May 12, 2003
Interview by Paul Fischer in Los Angeles
Hollywood may not exactly be the place to find respected Aussie stage actor Hugo Weaving. Amidst the sheer chaos of promoting one of the year’s most hyped up blockbusters, Weaving says he is tired but is sounding upbeat when we catch up here. He admits that he’d rather be acting than spending three weeks on the road with The Matrix juggernaut, first here in sunny Los Angeles and then the more intense chaos of the Cannes Film Festival.
"Yeah, it’s not really something that I really wanted to do but on the other hand I figured, well look, this will be good, we’re travelling a lot, and it’ll be good to catch up with everyone again."
Even though doing the kind of big-time press that he has to undertake and staying in swanky hotels is somewhat surreal for this down-to-earth acting veteran, who returns to the Matrix as the often bleakly comic Agent Smith.
"But if you’re gonna do it you might as well have a good time with it and I’m looking forward to going to Cannes and all of that madness," Hugo says laughingly.
Yet he initially turned down the opportunity to co-star with Hollywood heavyweight Keanu Reeves in the 1999 original, he says.
"I was making a film in London, was really busy, when my Australian agent called and said that these guys were doing this film which I think she described as a big-budget science fiction thing, and she mentioned there was a script coming my way, and they wanted me to put down a scene on tape and send it to them. I immediately said I don’t want to be tested, I don’t have time, and it didn’t sound like something I wanted to do."
But fortunately for Weaving, his agent persevered.
"So, I kind of really read through the script and I wasn’t sure and then I read the scene with Agent Smith and thought: Well the character is actually really quite cool, very funny and maybe it’s something that I should think twice about, which I did, and then put this scene down. At first I had reservations, but the more I read the script and as soon as I met Larry and Andy, I started to actually think the character was something that would be really fun to play."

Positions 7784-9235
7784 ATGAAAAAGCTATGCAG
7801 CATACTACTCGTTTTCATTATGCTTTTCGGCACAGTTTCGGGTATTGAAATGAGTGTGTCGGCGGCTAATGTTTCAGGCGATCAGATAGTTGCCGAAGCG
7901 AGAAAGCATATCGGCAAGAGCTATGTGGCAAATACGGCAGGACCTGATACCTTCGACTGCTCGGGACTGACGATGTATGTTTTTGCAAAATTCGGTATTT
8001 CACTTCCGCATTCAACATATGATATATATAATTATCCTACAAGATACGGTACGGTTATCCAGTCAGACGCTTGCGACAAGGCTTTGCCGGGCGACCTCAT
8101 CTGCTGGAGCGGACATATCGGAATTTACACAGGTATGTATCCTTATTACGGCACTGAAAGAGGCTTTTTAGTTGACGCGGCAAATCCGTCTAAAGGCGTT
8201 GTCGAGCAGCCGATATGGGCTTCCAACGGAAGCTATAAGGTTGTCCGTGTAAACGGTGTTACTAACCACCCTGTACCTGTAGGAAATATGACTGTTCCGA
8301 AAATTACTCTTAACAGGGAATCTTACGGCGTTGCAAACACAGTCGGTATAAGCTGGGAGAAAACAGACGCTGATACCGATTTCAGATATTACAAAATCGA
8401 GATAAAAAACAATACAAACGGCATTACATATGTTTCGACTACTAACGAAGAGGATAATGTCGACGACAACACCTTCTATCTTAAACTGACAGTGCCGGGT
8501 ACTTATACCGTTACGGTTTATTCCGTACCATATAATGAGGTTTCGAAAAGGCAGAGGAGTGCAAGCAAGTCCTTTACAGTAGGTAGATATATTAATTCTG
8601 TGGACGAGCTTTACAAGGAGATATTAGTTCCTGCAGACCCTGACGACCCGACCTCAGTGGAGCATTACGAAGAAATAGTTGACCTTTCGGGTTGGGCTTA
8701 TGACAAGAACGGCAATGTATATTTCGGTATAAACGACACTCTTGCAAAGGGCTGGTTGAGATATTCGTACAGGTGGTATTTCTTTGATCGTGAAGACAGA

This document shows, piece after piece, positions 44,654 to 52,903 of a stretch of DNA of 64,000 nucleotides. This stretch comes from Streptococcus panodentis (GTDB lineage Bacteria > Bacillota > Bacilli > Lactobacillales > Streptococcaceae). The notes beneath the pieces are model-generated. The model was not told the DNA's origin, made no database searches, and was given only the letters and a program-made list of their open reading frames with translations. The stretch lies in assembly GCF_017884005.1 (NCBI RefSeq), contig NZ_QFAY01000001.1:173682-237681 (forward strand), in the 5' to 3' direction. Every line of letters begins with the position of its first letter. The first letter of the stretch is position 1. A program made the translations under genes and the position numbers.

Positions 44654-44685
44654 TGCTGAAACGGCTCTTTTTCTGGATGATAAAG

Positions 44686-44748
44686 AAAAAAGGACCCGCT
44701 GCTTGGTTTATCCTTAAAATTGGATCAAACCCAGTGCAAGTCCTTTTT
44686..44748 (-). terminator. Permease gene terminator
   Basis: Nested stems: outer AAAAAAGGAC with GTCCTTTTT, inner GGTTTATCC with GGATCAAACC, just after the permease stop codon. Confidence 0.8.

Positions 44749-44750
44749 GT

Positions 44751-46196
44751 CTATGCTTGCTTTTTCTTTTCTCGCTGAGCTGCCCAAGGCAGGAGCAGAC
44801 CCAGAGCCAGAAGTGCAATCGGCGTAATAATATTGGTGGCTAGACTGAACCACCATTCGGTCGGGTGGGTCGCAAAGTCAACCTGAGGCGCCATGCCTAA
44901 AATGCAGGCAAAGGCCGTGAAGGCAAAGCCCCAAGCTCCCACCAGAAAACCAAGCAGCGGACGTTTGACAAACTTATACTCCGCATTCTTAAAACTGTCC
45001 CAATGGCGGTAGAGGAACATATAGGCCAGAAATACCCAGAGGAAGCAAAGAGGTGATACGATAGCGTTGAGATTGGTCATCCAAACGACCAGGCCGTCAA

Clearly the actor was right. Donned in dark suit and sunglasses, Weaving and company helped make The Matrix one of the most talked about and influential films in a decade, but nobody, least of all Hugo, could have predicted the pop cultural influences that The Matrix would permeate.
"At the time we were filming we were not consciously sitting around and discussing that, but the more I talked to Larry and Andy, the more I read the scripts, and the more I saw what was being done, with the art department, and the more I saw the storyboards and the more I saw films and looking at them, the more I realized the sort of film that we were making, but, not really to the extent to which it would become a popular sort of phenomenon. Then you start seeing more and more ads using Bullet Time or approximations of Bullet Time and you realize that it’s had an enormous impact on the way in which people make films and on the way in which we’d like to see the world."